Composer/keyboardist/producer Elodie Lauten creates operas, music for dance and theatre, orchestral, chamber and instrumental music. Not a household name, she is however widely recognized by historians as a leading figure of post-minimalism and a force on the new music scene, with 20 releases on a number of labels.

Her opera Waking in New York, Portrait of Allen Ginsberg was presented by the New York City Opera (2004 VOX and Friends) in May 2004, after being released on 4Tay, following three well-received productions. OrfReo, a new opera for Baroque ensemble was premiered at Merkin Hall by the Queen's Chamber Band, whose New Music Alive CD (released on Capstone in 2004) includes Lauten's The Architect. The Orfreo CD was released in December 2004 on Studio 21. In September 2004 Lauten was composer-in-residence at Hope College, MI. Lauten's Symphony 2001, was premiered in February 2003 by the SEM Orchestra in New York. In 1999, Lauten's Deus ex Machina Cycle for voices and Baroque ensemble (4Tay) received strong critical acclaim in the US and Europe. Lauten's Variations On The Orange Cycle (Lovely Music, 1998) was included in Chamber Music America's list of 100 best works of the 20th century.

Born in Paris, France, she was classically trained as a pianist since age 7. She received a Master's in composition from New York University where she studied Western composition with Dinu Ghezzo and Indian classical music with Ahkmal Parwez. Daughter of jazz pianist/drummer Errol Parker, she is also a fluent improviser. She became an American citizen in 1984 and has lived in New York since the early seventies

Visit Elodie Lauten's Web Site
Sunday, April 15, 2007
Microtonal Math-Heads

Math and Music – Harmonious Connections, by Trudi Hammel Garland and Charity Vaughan Kahn, is the clearest introduction to the subject I have come across. It has a rather interesting explanation of the Pythagorean tuning ; also touches upon the concept of self-similarity, which I also refer to as ‘dinergy’ (see article on the subject on my web site: & concepts). This book also offers a chronology of music/mathematics thinkers, from Pythagoras to Ptolemy, Euclid, Boethius, Kepler, Pascal, Gauss, Mersenne, Euler and for the 20th century, Joseph Schillinger who taught both math and music at Columbia University in the 1920s… which brings me to a new book by a similar personality: Serge Donval, who teaches both science at the University of Paris and music at the Conservatoire. His book, Histoire de l’Acoustique Musicale, (a history of musical acoustics), and I would look forward to its publication in the English language, as it is uniquely comprehensive and concise, as well as widely researched; I was particularly interested in Donval's presentation of Zarlino’s scale (1558), a largely forgotten early temperament system. Donval also uncovers a vast array of multicultural models. I stared for a long time at the ‘first microtonal scale in history’, a triangular 17-tone matrix conceived in the 13th century. This is an excellent and thorough reference book for anyone interested in microtonality, the history and geography of temperament, and other music-math connections. In The Math Behind the Music, by Leon Harkleroad, I found some unique information about chance music and probability systems. What I would like to see in a future on math and music is more information about Hans Cousto, Benoit Mandelbrot, and the musical implications of their work. Also what I haven’t yet found is a comprehensive presentation of the relationship between color and sound.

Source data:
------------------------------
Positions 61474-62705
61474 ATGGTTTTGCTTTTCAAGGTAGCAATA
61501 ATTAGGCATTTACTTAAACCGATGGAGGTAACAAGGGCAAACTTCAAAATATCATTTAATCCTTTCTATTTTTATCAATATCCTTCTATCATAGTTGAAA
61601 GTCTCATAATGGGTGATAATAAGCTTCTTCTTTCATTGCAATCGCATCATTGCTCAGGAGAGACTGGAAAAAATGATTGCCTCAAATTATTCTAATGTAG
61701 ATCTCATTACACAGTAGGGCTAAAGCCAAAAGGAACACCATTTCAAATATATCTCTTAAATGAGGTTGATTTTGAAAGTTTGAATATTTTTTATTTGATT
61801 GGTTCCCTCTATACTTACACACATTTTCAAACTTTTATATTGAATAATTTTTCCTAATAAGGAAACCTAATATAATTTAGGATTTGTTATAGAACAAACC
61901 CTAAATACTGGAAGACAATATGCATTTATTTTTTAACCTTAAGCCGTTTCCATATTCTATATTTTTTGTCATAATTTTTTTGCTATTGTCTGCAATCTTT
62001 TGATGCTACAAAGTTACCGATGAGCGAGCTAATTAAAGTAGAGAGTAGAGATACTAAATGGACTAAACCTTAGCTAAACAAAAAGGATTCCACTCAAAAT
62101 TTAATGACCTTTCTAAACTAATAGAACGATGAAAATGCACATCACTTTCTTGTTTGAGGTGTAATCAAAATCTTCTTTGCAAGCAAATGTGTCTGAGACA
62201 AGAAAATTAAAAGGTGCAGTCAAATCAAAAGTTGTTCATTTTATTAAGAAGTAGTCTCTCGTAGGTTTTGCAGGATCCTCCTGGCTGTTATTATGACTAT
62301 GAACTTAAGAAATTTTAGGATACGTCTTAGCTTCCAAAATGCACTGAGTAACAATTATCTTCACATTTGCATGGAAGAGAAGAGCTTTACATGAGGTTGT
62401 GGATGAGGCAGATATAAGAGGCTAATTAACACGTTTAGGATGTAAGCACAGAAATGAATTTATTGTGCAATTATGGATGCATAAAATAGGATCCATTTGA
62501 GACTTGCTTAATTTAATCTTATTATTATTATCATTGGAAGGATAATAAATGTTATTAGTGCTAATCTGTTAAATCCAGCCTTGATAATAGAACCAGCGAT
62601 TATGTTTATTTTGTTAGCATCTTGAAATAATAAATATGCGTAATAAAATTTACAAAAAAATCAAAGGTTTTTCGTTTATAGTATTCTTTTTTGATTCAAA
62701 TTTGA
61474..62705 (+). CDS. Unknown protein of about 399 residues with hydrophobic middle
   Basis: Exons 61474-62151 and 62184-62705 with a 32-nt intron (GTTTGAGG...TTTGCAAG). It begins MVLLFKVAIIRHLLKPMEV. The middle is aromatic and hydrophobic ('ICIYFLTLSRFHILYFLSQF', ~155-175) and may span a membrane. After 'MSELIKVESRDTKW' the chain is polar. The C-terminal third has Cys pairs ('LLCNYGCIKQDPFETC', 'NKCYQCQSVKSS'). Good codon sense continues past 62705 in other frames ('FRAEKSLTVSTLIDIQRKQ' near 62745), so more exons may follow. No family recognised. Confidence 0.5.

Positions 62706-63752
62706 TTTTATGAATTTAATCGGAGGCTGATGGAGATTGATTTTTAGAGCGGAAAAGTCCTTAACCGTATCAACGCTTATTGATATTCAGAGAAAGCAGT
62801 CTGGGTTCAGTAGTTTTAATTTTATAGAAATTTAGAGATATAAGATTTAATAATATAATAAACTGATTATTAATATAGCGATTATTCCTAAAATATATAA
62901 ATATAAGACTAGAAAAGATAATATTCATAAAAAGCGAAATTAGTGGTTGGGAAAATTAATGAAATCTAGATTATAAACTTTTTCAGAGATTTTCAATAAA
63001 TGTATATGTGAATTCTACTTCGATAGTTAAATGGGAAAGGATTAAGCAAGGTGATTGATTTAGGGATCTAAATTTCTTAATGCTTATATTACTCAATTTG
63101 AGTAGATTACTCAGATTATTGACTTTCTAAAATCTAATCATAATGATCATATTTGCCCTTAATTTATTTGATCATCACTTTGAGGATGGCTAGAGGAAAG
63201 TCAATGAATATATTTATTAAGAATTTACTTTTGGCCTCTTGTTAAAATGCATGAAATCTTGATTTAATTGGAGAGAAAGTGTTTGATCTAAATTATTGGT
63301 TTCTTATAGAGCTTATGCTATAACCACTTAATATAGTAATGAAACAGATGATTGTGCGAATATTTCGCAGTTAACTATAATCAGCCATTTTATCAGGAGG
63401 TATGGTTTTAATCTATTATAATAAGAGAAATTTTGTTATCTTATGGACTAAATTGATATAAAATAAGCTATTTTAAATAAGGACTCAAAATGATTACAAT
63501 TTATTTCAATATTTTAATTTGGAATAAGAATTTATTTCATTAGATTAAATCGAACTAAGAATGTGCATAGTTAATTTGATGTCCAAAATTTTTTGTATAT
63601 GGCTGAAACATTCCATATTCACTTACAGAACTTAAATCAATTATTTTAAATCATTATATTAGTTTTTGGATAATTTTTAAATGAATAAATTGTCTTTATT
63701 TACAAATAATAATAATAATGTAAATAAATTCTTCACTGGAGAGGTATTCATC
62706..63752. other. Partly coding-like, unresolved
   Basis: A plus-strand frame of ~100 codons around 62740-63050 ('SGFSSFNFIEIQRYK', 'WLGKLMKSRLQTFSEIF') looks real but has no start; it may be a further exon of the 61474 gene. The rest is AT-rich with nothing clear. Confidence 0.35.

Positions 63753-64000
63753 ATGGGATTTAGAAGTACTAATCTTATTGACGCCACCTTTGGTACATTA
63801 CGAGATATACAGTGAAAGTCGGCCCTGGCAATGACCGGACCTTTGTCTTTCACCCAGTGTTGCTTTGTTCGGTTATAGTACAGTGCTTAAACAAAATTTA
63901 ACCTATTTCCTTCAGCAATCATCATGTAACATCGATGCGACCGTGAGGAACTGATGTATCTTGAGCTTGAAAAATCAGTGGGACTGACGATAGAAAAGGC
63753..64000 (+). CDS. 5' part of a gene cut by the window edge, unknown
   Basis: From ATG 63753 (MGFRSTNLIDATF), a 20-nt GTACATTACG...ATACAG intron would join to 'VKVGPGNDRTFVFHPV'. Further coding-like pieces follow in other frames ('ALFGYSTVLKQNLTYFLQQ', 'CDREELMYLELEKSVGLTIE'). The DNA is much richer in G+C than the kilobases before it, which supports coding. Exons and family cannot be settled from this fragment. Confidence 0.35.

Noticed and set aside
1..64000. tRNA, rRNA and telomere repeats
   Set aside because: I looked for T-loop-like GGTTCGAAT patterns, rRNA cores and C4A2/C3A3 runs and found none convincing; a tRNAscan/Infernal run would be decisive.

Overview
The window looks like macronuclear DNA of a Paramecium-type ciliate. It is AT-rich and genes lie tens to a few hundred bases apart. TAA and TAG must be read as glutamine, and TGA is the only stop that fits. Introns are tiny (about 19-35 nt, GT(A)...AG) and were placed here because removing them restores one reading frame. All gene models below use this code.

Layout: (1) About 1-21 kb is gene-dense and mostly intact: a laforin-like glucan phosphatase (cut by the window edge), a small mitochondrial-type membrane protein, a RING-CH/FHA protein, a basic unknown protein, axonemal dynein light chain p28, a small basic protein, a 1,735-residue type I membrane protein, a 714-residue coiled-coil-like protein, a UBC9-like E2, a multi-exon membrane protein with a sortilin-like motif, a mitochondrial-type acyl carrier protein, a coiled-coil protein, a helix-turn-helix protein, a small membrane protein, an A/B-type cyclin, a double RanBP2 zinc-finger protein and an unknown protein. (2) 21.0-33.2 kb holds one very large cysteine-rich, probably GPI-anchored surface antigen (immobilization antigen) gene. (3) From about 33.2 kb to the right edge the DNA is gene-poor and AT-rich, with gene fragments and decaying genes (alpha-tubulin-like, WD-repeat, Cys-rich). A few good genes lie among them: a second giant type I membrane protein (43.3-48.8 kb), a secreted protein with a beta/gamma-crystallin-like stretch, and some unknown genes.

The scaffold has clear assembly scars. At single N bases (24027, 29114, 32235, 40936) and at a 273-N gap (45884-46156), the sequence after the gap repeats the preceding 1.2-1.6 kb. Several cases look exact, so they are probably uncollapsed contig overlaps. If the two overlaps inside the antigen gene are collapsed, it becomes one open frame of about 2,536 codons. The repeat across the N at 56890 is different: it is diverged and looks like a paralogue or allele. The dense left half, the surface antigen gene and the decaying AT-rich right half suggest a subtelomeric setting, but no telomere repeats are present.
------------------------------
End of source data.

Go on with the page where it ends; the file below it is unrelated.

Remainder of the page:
The sound/color equation, at first glance, seems exciting, but even though it has triggered an incredible amount of interest in this over the centuries, no one seems to agree on what color matches what sound. This particular area of exploration intrigued Isaac Newton; then in the 18th century Louis Bertrand Castel started building eccentric ‘color harpsichords’ that would pop a colored card with each note – a wonderful salon gadget, not doubt, for the aristocrats of the Enlightenment period; Castel used a simple correspondence scheme based on the color spectrum; but then Rameau stepped in and introduced the concept of color harmony: for instance, the primary colors, yellow, blue and red would be lined up with a major chord. This complicated matters somewhat in terms of the sound/color correspondence. Later Helmholz looked into the subject, and Alexander Scriabin seems to have been the first to use the color/sound correspondence approach as a compositional device, and from there a new school of thought has emerged: ‘spectral music’ based on the light spectrum correspondence.

At one point, I experimented with a light/sound correspondence for the matrix of an orchestral piece (shown above); the scheme that made the most sense to is the basic mathematical correspondence between Angstrom (light units) and Hertz (frequencies) which places the violet with G, indigo with A, blue with B, green with C, yellow with D, orange with E and F with red. On the other hand, I didn’t really find this correspondence scheme too useful in composition, because it is so limiting, and I used it mostly for determining tonal centers. In a multimedia piece, however this could possibly make sense, provided one goes for a ‘rainbow’ sort of look, with a balance of colors… or one would have to go monochromatic with a single tone held for a long time…

I found some information at, authored by Fred Collopy.

Does math make jack a dull fellow... not necessarily, and we microtonal mathheads are having a fest at of all places the Bowery Poetry Club - it doesn't get much more highbrow than this... Dates are April 29, May 2 and May 9 at 10 PM. I am eagerly awaiting the first performance of my Ecocity for woodwinds and percussion - I keep wondering why I wrote such a piece... no fear of tunings though I am using ear-friendly temperaments 0nly. More infor at: